18.8 Creating an OGRE Application Manually


18.8 Creating an OGRE Application Manually

Although the simplest method of creating an OGRE application is to use the wizard in Code::Blocks, OGRE applications can easily be created manually in Code::Blocks or other environments like Visual Studio. Doing this requires some knowledge of the various OGRE functions and classes. Creating an OGRE application in this way is examined throughout the rest of this chapter.

18.8.1 Creating a Main Function

It has been shown how, even in ClanLib applications, each application needs a main function where execution begins and ends. OGRE is no different. Consider the following code:

      #include <Ogre.h>      #include <ExampleApplication.h>      #include "windows.h"      int main(int argc, char **argv)      {         return 0;      } 
Note 

Notice the source files Ogre.h and ExampleApplication.h. These files contain a number of variables, functions, and classes that are part of OGRE.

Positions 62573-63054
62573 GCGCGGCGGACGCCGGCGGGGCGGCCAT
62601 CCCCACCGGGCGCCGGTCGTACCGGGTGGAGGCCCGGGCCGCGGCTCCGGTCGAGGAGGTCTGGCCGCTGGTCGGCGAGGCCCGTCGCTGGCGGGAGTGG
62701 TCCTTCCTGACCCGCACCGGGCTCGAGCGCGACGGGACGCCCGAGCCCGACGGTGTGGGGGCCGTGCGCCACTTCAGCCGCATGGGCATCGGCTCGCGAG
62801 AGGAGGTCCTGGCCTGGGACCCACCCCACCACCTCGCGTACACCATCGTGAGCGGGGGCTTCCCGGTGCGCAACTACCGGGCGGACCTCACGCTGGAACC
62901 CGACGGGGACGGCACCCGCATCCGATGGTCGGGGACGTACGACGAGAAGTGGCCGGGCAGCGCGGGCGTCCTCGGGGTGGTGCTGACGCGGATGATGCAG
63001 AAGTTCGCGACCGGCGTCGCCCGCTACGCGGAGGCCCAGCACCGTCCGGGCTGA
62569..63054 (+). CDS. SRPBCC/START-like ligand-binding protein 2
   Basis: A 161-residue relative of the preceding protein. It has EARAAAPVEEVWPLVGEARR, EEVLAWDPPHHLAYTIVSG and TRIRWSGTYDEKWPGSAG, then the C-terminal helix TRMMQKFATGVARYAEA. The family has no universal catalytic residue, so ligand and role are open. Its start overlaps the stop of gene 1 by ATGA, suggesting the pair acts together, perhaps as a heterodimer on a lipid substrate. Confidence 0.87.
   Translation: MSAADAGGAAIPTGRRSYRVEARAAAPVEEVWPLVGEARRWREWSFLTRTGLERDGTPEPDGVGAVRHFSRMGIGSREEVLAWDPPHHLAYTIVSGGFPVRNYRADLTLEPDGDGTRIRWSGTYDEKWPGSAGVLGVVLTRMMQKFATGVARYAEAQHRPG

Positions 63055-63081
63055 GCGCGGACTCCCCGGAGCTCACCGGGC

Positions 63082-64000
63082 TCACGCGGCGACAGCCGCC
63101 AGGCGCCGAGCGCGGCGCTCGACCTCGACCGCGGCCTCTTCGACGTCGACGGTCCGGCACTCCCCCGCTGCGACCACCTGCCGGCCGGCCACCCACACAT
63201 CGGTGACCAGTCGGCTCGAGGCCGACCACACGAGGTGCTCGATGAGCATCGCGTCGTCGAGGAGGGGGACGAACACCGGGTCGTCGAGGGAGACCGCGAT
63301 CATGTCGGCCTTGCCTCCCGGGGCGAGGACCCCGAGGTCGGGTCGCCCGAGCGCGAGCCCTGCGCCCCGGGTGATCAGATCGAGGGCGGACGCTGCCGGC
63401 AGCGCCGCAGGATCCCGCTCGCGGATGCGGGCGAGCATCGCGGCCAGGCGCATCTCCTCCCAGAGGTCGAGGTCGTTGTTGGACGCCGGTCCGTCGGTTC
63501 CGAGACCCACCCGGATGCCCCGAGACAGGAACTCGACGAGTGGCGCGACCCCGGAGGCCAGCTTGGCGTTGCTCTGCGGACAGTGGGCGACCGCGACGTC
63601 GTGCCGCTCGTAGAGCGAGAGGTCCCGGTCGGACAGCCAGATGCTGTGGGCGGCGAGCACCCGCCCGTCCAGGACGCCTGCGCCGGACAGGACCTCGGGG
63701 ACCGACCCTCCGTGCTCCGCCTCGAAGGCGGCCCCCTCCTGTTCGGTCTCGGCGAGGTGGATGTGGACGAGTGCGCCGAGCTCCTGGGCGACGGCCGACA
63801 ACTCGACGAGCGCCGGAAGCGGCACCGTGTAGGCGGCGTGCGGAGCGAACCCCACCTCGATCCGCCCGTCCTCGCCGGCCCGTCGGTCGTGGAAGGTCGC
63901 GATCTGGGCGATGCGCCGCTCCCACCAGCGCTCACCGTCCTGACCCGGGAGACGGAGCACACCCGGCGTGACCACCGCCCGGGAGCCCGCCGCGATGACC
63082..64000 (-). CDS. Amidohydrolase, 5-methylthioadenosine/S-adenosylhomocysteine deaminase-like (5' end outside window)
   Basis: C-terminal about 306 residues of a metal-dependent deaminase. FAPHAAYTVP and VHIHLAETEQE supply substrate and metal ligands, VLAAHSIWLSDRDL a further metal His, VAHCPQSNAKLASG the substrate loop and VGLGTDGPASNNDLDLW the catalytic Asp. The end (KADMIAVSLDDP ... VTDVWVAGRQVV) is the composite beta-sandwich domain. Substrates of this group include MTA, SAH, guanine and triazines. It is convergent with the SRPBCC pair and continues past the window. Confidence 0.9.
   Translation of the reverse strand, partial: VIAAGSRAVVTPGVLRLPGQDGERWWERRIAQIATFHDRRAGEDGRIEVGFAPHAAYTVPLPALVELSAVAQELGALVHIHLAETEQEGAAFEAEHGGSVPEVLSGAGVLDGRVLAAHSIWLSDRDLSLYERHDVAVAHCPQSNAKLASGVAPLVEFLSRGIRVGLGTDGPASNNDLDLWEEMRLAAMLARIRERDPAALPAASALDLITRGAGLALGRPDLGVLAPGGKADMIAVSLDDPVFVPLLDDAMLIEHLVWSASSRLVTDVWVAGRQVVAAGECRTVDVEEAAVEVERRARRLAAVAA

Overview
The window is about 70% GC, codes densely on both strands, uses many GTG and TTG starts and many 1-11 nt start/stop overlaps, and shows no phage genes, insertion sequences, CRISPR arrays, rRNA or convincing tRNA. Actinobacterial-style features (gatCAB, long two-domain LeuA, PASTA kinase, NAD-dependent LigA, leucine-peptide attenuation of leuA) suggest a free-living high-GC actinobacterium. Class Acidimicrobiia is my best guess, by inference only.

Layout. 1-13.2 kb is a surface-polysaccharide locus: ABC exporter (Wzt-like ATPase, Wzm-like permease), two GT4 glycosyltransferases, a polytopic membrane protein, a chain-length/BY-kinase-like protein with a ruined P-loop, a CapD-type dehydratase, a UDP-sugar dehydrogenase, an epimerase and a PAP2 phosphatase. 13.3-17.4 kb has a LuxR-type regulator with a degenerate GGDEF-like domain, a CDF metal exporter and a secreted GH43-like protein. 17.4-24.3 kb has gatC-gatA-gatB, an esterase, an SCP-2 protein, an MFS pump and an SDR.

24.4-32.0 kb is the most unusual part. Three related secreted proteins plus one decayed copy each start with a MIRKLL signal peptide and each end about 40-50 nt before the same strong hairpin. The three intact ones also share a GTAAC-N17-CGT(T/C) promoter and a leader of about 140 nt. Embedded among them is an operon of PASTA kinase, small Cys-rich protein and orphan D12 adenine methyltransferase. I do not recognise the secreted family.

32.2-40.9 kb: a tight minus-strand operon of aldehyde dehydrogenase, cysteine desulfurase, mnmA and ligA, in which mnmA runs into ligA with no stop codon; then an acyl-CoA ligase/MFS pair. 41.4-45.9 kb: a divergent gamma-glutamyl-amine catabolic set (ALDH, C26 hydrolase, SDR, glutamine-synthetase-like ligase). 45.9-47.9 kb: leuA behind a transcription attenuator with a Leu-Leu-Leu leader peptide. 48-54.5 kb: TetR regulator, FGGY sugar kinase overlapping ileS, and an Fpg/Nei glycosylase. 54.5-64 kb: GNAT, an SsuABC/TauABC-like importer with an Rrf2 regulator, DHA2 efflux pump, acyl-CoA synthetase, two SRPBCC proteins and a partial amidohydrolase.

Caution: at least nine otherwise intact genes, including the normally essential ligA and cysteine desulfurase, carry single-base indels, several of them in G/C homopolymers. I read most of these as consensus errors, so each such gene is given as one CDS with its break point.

18.8.2 Deriving from ExampleApplication

Games require classes and functions, one of which is a game loop to keep the game running and call a Paint function to draw the game contents to the display several times per second. In ClanLib this function was created manually using a While loop. A number of objects, such as CL_Setup, needed to be created on application startup. OGRE works differently by offering a class hierarchy where much of this functionality is automated. Programmers create derived classes to extend this functionality or modify behavior as required.

Specifically, applications should create their own class derived from the premade ExampleApplication class. ExampleApplication provides the bare-bones structure for a standard OGRE application such as initializing the OGRE engine, sustaining a game loop, and error handling. It contains a number of virtual functions that descendants can override to redefine behavior when certain events call those functions. For example, the createScene method of Example-Application should be overridden by descendants to define what occurs when the application is created and the scene begins. Consider the following class declaration:

      class SampleApp : public ExampleApplication      {      public:         // Basic constructor         SampleApp()         {}      protected:         // Just override the mandatory create scene method         void createScene(void)         {            //Setup Scene Here         }      };